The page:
So in the Encase class today we're discussion hashes and file signatures. And we discuss how you can change the file name but you can't change the hash value. So Gater.exe would still be identified as a bad program no matter what you renamed it.
Wed, Oct 27 2004 22:04
Why aren't we?
So I'm chatting with Eric F and he brings up that much of this can be done with group policy. So off to google I go to check and sure 'nuff, we can block this stuff like this. So why aren't we?
The article “To create a hash rule” talks exactly how to do this in Software restriction policies. Now granted it would probably be tough to do this, and might be easier to build the “here's the good program” database and just put in those programs that CAN be run, but why aren't we utilizing more of this power that we have already under the hood?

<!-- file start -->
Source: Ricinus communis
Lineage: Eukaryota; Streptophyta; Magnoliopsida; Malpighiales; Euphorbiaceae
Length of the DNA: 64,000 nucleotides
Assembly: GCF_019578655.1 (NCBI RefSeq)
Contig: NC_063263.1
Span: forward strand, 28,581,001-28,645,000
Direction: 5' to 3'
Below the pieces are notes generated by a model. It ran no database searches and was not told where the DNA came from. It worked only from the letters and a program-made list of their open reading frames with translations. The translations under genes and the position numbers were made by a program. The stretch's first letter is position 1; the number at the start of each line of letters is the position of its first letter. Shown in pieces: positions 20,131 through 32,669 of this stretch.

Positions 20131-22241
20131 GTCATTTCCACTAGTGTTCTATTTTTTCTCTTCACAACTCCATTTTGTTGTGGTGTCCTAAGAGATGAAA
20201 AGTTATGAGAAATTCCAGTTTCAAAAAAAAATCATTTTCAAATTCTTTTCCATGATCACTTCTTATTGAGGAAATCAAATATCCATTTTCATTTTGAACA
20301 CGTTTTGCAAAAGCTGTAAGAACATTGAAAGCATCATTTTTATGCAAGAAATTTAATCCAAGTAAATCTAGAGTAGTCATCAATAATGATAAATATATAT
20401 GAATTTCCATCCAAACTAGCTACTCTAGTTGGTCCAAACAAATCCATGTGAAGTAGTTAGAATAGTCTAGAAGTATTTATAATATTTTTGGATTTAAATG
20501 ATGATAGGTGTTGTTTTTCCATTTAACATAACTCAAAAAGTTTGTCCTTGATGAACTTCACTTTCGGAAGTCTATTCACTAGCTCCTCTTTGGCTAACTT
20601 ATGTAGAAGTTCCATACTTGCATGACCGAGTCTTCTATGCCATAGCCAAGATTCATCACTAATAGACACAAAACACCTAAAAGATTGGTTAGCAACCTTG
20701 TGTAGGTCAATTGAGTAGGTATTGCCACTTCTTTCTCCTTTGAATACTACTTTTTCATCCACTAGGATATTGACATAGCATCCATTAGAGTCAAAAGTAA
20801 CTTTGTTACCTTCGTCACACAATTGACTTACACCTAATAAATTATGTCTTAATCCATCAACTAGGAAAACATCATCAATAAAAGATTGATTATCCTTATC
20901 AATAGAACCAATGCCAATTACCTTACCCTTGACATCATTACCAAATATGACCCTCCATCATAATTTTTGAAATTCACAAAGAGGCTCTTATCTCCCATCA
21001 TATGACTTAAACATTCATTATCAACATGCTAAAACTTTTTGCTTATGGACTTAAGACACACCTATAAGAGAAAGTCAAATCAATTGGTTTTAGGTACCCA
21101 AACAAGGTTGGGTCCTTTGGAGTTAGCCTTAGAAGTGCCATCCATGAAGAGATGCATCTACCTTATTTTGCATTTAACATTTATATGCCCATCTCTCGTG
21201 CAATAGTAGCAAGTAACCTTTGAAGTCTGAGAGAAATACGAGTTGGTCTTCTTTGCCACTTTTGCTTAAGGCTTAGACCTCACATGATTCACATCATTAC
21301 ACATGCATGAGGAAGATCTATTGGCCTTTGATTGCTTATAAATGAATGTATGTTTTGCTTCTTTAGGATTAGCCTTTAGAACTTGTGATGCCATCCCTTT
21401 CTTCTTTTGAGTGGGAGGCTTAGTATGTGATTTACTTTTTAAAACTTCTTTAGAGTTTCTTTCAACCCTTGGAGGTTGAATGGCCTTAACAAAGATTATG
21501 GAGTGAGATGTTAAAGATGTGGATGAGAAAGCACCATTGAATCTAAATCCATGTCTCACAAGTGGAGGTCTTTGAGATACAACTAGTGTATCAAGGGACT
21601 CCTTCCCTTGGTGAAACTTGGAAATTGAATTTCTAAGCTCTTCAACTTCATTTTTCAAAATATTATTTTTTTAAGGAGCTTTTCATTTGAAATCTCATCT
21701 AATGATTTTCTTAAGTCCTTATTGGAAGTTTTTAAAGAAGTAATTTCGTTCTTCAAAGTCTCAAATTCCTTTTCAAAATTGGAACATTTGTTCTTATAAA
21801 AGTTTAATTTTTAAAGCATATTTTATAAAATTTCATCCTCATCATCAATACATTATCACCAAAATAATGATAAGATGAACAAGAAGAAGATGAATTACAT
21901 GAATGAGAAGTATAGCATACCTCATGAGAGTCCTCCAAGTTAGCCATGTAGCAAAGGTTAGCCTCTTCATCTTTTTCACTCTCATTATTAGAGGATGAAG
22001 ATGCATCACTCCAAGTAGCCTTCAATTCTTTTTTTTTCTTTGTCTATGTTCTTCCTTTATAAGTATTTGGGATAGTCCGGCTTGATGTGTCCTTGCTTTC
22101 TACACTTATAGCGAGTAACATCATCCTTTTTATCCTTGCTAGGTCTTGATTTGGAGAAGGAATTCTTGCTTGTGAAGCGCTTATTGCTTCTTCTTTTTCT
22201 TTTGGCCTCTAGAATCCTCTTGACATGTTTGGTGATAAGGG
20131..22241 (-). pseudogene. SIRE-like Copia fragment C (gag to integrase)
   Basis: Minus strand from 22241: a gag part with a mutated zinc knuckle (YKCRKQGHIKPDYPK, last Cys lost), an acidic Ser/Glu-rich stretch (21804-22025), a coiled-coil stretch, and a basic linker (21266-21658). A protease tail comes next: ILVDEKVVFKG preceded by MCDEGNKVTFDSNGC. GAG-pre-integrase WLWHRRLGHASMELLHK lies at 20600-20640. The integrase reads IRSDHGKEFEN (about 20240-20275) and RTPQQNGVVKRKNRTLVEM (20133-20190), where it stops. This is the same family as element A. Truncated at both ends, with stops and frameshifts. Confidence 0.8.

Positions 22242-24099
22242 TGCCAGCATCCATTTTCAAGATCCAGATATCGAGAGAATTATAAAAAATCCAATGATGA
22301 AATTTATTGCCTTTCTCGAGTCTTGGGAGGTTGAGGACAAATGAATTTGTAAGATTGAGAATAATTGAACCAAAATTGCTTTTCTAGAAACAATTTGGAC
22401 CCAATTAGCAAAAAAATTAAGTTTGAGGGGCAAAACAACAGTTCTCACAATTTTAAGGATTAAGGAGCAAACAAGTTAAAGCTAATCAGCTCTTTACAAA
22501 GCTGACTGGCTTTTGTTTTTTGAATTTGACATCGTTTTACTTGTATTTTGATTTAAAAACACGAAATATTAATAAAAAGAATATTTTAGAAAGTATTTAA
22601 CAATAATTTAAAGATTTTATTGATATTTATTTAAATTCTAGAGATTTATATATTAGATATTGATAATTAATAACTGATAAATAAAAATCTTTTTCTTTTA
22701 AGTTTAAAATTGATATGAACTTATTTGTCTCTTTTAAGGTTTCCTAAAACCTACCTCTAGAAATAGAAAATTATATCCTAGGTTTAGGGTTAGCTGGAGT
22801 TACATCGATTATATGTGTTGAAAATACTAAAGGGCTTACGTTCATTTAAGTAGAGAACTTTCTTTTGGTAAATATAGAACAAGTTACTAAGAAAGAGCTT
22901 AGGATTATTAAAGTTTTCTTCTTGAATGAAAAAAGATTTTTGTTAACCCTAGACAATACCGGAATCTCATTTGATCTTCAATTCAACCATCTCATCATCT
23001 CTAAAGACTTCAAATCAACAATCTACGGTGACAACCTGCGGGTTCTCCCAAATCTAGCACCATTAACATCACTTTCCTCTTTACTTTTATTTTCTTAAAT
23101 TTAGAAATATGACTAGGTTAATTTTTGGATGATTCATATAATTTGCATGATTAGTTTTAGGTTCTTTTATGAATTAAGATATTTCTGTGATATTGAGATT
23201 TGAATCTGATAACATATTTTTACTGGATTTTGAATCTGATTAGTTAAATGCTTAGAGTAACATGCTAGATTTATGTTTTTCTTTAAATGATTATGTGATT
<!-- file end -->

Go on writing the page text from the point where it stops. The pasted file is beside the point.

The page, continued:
Like all the running around with our heads cut off we've been doing for the gdiplus.dll issue. Couldn't we build a restriction policy to either allow only the good one to run or the bad one not to run? Or am I oversimplifying this?
NIST has hash files that you can subscribe to along with other sources on the web.
I just think that as we go forward more of the “kewl” stuff like this will be more integrated and automated.
Filed under: Security